I went ahead and published my new version as I finally got around to reading Diller and found I had put a lot of BS in the old. For instance, Thai lunar months do have names, it's just that nobody uses them. So, I said as much but left the names out as Diller did not give Thai spellings. I also heavily revised his list at (5.3) Thai holidays and festivals regulated by the moon where he lists the last day of Moon 10 (name phatrabot) as Sa:t, food-cake presentation. I figured out the Thai spelling, and found it in the Online Royal Institute Dictionary [ORID] at สารท ๑ (สาด). (The ORID is more than a bit tricky to use.) But if you look at a current calendar, you'll find it named Tesagarn Kin Jae 9 Wan (Thai: เทศกาลกินเจ ๕ วัน) (sometimes prefixed begin), as the beginning of a Nine-day Vegetarian Festival. So, in the process I discovered we need an article on Vegetarian Festival (Thailand). Go-ogling up the subject returns many opinions that it is strictly a Chinese Buddhist phenomenon, and you can read a fairly good if un-scholarly article about it here. I feel sure Bangladeshi Madhu Purnima is related. In the latter, you can read about an elephant bringing fruit and a monkey bringing honey to Lord Buddha, and you can see those images in wats everywhere. Anyway, other bloggers think the Vegetarian Festival was invented by Thai Chinese Buddhists in the 19th C., first in Phuket but it has now spread to many other places, including a place on the calendar! Kin Jae กินเจ is also in the ORID, and if you see a restaurant displaying เจ in Chinese-like brush strokes, it's not the number 17 but the mark of a strictly vegetarian menu. I just don't know how to leap the no-original-research hurdle. Pawyilee (talk) 16:30, 22 June 2008 (UTC)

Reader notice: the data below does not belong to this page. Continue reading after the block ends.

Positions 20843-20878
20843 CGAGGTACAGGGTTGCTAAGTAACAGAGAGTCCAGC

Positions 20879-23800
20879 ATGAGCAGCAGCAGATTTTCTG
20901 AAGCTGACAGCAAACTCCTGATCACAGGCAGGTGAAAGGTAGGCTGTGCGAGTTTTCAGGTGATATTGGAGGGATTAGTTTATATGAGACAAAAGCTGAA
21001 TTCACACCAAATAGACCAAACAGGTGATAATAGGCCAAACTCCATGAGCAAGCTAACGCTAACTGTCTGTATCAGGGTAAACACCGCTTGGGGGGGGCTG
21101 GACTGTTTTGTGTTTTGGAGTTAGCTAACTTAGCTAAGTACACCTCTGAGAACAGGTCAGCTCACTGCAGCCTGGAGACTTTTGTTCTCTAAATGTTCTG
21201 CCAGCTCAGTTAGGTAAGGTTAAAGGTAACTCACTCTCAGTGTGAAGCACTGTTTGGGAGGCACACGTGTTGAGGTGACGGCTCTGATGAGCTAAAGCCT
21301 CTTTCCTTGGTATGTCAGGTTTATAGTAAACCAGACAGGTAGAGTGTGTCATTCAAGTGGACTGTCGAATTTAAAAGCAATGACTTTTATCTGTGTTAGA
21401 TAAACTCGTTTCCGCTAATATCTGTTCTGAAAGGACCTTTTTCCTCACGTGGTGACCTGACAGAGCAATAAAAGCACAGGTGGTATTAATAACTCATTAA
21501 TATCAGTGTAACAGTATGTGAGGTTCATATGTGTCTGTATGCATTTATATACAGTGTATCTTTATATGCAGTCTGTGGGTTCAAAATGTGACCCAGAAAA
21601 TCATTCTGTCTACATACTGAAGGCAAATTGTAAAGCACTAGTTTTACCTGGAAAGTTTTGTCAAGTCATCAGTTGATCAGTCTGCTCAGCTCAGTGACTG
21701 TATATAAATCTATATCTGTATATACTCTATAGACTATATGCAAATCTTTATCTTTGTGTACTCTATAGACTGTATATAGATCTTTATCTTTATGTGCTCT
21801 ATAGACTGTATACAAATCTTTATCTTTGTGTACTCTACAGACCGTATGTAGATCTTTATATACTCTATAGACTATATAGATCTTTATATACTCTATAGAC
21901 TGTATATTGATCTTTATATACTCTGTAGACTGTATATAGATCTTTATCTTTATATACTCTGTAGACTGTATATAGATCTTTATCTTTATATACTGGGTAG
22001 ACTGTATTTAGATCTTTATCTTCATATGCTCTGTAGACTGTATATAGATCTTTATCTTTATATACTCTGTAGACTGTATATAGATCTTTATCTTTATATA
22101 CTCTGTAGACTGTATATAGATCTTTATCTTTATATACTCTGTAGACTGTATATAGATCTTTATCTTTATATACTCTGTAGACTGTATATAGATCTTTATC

Someone started Vegetarian Festival and, so far,it only about the one in Phuket. Most of the pertinent information, however, is at Nine Emperor Gods Festival#Celebration in Thailand. Pawyilee (talk) 14:31, 23 June 2008 (UTC)
Any editor who can read Thai and wants to help might try เทศกาลสารท and เทศกาลสารทจีน. Pawyilee (talk) 14:50, 23 June 2008 (UTC)